The German ruling coalition led by Chancellor Angela Merkel has announced its intent to shut down all nuclear reactors in Germany by 2022, a major decision for a country that as of last year obtained 23% of its electricity from nuclear plants.
While this policy decision was precipitated by the nuclear meltdown at Fukushima following the tsunami and earthquake in March, it’s long been the subject of political struggle in Germany, with the country’s left-wing and environmentalist parties pushing for a nuclear phaseout well before Fukushima.
So where will that new energy come from? Merkel and her allies say that Germany will cut energy consumption while increasing renewable fuel sources, while skeptics say that Germany will simply import energy from elsewhere:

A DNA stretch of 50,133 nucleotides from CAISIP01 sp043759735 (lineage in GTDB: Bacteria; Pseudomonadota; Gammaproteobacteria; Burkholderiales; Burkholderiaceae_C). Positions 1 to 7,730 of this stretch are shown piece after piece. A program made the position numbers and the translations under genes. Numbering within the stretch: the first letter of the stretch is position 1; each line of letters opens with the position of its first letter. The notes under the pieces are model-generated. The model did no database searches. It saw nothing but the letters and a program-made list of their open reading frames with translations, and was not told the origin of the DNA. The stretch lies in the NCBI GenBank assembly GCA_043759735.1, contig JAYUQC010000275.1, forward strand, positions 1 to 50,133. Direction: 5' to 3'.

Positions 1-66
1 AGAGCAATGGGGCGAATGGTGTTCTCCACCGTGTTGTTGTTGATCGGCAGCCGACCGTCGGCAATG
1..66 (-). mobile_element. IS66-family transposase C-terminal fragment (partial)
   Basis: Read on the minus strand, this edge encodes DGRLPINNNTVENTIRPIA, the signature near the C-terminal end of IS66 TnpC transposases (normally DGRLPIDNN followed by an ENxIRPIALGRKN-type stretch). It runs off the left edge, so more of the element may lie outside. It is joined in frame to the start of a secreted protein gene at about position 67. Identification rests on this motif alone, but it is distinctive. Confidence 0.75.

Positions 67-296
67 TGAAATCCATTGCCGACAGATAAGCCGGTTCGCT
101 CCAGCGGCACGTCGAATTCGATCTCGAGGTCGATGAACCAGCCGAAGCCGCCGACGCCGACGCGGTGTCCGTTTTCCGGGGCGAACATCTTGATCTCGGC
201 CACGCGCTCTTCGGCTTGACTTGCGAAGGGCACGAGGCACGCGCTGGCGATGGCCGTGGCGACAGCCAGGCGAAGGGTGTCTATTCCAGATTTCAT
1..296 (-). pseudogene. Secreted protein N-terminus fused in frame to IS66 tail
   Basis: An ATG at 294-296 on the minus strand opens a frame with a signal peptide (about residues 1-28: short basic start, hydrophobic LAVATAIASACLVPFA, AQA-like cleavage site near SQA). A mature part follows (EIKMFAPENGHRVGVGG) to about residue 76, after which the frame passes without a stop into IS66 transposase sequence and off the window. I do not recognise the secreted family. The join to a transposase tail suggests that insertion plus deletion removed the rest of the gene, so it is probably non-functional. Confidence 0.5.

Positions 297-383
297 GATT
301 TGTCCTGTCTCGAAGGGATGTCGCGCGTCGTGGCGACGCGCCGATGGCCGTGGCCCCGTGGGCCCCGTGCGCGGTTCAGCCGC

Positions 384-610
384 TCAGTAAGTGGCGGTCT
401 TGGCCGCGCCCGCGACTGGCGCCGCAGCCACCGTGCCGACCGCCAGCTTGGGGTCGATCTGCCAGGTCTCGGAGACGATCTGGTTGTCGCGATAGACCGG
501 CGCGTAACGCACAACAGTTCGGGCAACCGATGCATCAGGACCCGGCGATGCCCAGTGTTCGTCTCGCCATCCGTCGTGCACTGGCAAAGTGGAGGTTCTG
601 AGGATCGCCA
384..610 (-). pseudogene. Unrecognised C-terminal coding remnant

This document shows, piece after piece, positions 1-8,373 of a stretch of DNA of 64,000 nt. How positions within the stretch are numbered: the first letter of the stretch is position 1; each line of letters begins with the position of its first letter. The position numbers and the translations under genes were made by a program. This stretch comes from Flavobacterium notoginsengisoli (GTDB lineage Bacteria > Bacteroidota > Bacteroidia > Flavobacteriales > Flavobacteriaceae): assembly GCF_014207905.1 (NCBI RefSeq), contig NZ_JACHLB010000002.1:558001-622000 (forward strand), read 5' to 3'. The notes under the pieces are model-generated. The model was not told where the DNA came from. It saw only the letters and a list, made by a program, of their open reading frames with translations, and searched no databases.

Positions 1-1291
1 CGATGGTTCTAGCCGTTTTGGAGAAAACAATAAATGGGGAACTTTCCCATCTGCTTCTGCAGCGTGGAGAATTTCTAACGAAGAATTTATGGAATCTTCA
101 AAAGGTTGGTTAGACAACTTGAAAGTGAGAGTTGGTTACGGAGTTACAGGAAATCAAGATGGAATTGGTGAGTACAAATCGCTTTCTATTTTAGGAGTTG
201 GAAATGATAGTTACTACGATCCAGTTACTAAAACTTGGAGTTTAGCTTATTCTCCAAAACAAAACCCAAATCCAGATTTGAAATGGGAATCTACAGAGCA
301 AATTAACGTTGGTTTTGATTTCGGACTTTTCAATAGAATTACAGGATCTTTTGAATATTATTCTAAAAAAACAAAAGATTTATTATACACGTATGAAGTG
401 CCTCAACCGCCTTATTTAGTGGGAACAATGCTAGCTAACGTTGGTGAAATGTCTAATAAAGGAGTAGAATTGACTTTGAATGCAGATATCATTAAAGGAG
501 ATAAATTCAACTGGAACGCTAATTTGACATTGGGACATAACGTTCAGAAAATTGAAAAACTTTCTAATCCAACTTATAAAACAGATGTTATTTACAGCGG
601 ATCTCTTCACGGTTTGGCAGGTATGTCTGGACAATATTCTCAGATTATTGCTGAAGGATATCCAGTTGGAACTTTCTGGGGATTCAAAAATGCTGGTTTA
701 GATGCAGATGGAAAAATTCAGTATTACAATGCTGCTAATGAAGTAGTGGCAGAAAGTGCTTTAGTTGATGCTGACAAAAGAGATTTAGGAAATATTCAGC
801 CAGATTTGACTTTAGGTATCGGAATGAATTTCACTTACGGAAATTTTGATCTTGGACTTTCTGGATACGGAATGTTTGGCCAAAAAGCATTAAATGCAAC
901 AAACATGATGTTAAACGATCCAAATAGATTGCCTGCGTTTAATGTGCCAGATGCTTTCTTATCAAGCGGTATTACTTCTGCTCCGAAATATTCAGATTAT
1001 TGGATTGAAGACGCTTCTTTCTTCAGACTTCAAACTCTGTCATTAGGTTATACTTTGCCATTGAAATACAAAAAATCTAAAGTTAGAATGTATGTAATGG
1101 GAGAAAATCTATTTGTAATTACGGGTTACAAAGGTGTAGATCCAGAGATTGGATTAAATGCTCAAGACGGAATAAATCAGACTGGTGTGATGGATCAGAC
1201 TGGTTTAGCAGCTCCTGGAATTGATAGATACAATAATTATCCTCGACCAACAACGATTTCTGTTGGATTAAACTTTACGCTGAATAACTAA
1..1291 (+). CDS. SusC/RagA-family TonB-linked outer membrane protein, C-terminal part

To accompany the nuclear exit, Germany plans to cut electricity usage by 10 percent by 2020 and double the share of renewable energy sources to 35 percent over the same period, according to a government paper seen by Reuters.
Merkel did not outline further details of the plan but the government paper said Germany’s goal of reducing greenhouse gas emissions by 40 percent by 2020 remained in place.
In 2010 around 23% of German electricity output was produced in nuclear plants. The BDEW–the country’s main energy lobby group–said Germany has gone from being a net exporter of electricity to an importer, with nuclear-generated power from France and the Czech Republic plugging the gap caused by the shut down of Germany’s seven oldest reactors after March’s nuclear accidents in Japan.
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